I am in the medical field and I just wanted to say thank you for all the work you do. Even though I work in healthcare I don’t have much knowledge about HIV. I have a friend that is a special friend. I met her at my office; we’ll call her Angela. Angela is eight years-old and her adopted mother admitted to me that she had [been diagnosed with] AIDS. I couldn’t believe it when I heard, but the thing I also couldn’t believe is her strength. Angela looked at her mom and said, “Oh Mom do you gotta tell everyone,” before letting out a long sigh. It seemed Angela wasn’t afraid of answering question about herself either. Angela blurted out, “Yes I was born with it.” I was so amazed by her but there was a sadness about it all. I wondered and asked myself if she was ever going to have a life? What kind of life would she have? But I couldn’t figure out the answer myself so I’m asking you. Thank you for any help you can give.
Good day to you and thank you for writing in. I understand what might be going through your head. There are a lot of questions that many people would have to know to see if the child’s body is handling the infection.
I’m not sure if you know the difference between HIV and AIDS, but there is a difference, at least in science and medicine’s eyes. T cells are helper cells that help the body fight off illness and infection. When you’re infected with HIV and your T-cell count goes below 200, the doctor might give you an AIDS diagnosis. The one thing that I like to mention to people is positivity goes a long way. Angela obviously may understand her diagnosis and is comfortable with it. She might be more susceptible to infection because of her AIDS diagnosis, but she has her adopted mother who is giving her access to proper care. Also another factor that must be taken into account is if her viral load is detectable. The viral load is how much HIV is in the blood. If she has an undetectable viral load, it means that there are so few copies of HIV in the blood that monitoring tests are not able to detect the HIV.
From the information you gave me in my opinion she will be okay. Even though she is very young and has an AIDS diagnosis it doesn’t mean she is not having any kind of life. From what you’ve told me it seems like she is the typical eight-year-old girl. Seeing as how science and medicine and making advances in the HIV sector I am very optimistic that there will be a cure, maybe not today or tomorrow but someday, and I want to be here to see it. They’re are also coming out with better medications that do not have so many side effects and negative long-term effects on the body. I personally know of a man who is ninety years of age who just passed away from being on dialysis but did not die from HIV. He is considered a long-term survivor considering he was diagnosed over thirty years ago. I read a study that explained that a person who is twenty-five and diagnosed with HIV can live a long healthy life if they are taking care of themselves, as in a good diet, exercise, on medication, etc. When I say a long healthy life I mean a life with a life expectancy that someone without HIV can have. I would not worry about Angela; it seems that she is being taken care of and before you know it you might be getting an invite or notification to her high school graduation.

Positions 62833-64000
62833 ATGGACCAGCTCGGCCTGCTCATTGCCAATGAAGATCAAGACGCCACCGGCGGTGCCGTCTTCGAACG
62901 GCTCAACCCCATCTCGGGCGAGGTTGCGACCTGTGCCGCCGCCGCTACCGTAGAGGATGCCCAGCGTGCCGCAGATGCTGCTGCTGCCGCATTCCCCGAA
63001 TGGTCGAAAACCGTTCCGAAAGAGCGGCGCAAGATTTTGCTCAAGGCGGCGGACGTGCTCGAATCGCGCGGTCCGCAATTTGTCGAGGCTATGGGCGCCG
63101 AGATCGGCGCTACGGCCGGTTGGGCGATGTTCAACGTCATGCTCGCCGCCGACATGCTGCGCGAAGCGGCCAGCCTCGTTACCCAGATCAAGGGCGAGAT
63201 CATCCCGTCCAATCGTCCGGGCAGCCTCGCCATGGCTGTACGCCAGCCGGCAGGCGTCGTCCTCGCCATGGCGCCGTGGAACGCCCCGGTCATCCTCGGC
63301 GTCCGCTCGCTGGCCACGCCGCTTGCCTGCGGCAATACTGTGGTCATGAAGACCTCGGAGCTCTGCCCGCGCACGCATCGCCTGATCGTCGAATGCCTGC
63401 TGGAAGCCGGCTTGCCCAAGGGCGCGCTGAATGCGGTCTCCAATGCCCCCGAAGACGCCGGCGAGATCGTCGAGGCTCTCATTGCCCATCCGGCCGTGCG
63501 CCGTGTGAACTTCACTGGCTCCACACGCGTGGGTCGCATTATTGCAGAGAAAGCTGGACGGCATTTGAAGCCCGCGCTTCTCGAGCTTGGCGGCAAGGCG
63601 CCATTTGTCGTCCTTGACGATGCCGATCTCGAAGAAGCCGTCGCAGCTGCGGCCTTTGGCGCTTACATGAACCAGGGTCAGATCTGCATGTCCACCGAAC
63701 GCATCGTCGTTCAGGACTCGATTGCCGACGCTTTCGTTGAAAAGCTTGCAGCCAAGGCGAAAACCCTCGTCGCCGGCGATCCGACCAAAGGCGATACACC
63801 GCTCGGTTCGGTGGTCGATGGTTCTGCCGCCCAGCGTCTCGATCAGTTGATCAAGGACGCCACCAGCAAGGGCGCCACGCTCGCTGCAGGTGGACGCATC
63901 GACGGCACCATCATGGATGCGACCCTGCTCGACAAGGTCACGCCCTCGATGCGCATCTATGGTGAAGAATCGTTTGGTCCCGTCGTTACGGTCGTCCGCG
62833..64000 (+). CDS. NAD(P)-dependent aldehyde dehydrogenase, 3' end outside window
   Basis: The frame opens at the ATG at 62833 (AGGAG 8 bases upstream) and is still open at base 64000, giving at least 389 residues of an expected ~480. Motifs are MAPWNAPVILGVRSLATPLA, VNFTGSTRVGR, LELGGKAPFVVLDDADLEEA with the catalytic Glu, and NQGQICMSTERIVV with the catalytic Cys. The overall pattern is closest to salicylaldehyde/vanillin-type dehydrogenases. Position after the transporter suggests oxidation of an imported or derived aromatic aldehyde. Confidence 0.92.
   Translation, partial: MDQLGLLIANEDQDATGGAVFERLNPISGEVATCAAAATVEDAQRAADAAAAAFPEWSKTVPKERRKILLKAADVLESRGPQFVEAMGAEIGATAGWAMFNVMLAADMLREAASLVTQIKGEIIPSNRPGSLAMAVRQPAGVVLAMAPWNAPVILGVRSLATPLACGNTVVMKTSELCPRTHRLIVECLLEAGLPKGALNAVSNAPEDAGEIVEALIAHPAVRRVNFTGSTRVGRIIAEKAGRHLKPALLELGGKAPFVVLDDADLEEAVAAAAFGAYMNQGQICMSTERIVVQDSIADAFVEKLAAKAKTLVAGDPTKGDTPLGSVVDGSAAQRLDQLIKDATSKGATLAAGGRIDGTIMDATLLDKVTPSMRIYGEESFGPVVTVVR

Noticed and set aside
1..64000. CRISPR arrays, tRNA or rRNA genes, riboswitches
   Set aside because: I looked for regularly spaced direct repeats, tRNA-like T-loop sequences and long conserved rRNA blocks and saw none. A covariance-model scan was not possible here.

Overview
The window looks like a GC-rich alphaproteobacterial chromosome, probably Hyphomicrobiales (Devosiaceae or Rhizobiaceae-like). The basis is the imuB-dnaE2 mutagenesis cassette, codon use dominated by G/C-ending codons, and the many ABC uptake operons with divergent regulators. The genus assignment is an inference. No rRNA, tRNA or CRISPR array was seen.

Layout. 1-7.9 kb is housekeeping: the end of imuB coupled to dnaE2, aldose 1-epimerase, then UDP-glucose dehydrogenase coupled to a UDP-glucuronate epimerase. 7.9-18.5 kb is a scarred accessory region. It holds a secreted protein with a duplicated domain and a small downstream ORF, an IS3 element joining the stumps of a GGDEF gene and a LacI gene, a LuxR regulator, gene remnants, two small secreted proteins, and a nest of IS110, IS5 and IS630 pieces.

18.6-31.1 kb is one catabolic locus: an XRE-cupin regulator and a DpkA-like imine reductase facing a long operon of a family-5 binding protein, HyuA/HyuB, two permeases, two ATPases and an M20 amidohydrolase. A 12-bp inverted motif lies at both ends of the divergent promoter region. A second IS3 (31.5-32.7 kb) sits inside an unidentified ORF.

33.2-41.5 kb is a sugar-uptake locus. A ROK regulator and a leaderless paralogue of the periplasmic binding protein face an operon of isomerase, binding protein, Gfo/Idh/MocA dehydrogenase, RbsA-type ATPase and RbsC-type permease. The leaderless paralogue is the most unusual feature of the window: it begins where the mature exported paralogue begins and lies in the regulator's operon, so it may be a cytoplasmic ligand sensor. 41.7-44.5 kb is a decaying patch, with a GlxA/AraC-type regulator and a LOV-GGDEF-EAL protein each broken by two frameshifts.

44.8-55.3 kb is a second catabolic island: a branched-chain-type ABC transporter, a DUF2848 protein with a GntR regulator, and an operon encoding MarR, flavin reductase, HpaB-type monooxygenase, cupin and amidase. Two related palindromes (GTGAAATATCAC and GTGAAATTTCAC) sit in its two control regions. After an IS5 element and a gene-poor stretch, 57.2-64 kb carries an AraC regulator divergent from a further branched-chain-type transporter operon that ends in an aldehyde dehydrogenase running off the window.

Justin B. Terry-Smith, MPH, has been fighting the good fight since 1999. He’s garnered recognition and awards for his work, but he’s more concerned about looking for new ways to transform society for the better than resting on his laurels. He started up in gay rights and HIV activism in 2005, published an HIV-themed children’s book, I Have A Secret (Creative House Press) in 2011, and created his own award-winning video blog called, “Justin’s HIV Journal”: justinshivjournal.blogspot.com. Presently, he is working toward his doctorate in public health. Visit his main Web site at www.justinbsmith.com. He welcomes your questions at email@example.com.